Posted September 16, 2006 by Mike Mineo in Features

Dirty On Purpose


Though all four members of Dirty On Purpose grew up in four differing states on the East Coast, I guess you could call it fate when they all formed in Brooklyn in 2002. It would be the most traditional to compare them to Yo La Tengo, with their eccentric mixture of shoegaze and early 90s alternative being very evident in the majority of their tracks. The band has trimmed down from five members to four in their sophomore album, Hallelujah Sirens. Despite the departure of keyboardist Erika Forster, Dirty On Purpose sounds significantly fresher and more confident of their abilities in their new album. Guitarist Joseph Jurewicz and drummer Doug Marvin share vocal duties, with a few random female vocal accompaniments peeking through, making the comparison to Yo La Tengo all the easier.

I am very impressed with ‘Lake Effect’, a dramatic acoustic take with subtle strings and very pleasing lead keys, which get higher and higher in tone as the strings get more noticeable. The song is a bit of a refreshment from their usual course of alternative shoegaze, such as ‘Marfa Lights’, which evolves from a simplistic eerie distortion to a Sonic Youth-like explosion, especially seen in the slight female coos. ‘No Radio’ is a suitable opener to the album, stretching the highly sung vocals over a various amount of guitar sections and solos over some typical but effectively intentional grainy production. Hallelujah Sirens is a pleasing follow-up from a band with a clear vision and respect for their various influences.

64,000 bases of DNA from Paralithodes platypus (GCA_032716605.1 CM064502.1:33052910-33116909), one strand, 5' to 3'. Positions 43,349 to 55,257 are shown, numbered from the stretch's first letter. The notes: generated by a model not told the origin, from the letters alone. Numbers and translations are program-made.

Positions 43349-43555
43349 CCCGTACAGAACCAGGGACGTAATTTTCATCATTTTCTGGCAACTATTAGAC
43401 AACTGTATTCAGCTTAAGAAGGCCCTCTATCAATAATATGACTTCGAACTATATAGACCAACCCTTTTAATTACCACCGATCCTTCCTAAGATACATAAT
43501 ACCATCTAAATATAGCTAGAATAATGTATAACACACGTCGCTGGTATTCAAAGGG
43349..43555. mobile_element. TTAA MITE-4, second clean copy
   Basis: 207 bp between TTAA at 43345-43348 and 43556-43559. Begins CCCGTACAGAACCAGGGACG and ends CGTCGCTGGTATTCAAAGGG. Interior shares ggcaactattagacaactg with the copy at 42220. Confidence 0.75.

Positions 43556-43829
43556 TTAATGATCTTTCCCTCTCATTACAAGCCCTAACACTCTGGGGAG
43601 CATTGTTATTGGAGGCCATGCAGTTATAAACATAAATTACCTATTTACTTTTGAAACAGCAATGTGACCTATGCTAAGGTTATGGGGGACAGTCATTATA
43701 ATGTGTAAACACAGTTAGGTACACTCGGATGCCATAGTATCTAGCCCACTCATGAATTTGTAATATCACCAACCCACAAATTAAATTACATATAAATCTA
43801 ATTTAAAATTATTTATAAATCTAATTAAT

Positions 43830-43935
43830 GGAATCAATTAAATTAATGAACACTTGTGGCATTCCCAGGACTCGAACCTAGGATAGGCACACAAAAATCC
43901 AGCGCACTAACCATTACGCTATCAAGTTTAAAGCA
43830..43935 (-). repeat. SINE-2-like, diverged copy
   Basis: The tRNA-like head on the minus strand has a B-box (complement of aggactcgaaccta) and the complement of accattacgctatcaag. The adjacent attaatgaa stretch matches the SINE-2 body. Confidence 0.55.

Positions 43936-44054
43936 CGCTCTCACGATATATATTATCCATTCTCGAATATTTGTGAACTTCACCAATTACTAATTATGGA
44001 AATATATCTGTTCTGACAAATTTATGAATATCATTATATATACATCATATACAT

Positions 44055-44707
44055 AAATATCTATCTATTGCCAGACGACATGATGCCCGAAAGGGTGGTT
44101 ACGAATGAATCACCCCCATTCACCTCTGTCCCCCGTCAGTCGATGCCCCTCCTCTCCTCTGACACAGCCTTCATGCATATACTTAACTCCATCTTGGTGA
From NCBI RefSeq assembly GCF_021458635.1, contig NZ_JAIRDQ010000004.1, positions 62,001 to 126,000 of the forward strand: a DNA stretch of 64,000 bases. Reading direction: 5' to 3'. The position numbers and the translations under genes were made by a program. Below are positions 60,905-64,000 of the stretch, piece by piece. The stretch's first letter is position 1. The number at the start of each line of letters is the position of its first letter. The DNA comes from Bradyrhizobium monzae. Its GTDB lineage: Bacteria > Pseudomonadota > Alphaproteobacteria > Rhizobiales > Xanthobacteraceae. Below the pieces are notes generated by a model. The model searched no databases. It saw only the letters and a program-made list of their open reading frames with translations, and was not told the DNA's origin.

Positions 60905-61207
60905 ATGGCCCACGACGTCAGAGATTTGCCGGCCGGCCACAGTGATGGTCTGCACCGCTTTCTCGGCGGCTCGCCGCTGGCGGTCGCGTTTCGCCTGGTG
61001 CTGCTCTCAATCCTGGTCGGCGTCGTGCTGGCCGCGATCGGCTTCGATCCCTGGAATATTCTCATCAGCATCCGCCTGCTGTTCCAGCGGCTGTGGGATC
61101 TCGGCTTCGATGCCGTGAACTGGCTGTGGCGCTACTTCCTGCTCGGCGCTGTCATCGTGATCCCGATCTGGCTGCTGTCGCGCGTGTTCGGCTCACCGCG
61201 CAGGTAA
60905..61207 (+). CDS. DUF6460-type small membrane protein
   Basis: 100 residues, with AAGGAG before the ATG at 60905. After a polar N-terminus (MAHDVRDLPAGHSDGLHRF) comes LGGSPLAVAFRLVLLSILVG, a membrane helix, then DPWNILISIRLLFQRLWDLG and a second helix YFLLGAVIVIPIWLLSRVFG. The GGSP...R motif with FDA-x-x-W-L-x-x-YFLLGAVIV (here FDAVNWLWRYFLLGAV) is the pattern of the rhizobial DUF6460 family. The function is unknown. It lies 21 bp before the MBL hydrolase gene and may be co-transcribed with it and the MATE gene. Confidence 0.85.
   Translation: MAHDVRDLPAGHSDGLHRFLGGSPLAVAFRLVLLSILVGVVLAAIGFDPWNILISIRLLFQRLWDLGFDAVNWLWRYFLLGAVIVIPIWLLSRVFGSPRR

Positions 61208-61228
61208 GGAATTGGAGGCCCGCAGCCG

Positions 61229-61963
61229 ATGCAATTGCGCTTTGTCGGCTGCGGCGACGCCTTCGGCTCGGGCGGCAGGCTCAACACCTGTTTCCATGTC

Dirty On Purpose – Lake Effect



Dirty On Purpose – Marfa Lights



Dirty On Purpose – No Radio



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Mike Mineo

I'm the founder/editor of Obscure Sound, which was formed in 2006. Previously, I wrote for PopMatters and Stylus Magazine. Send your music to [email protected].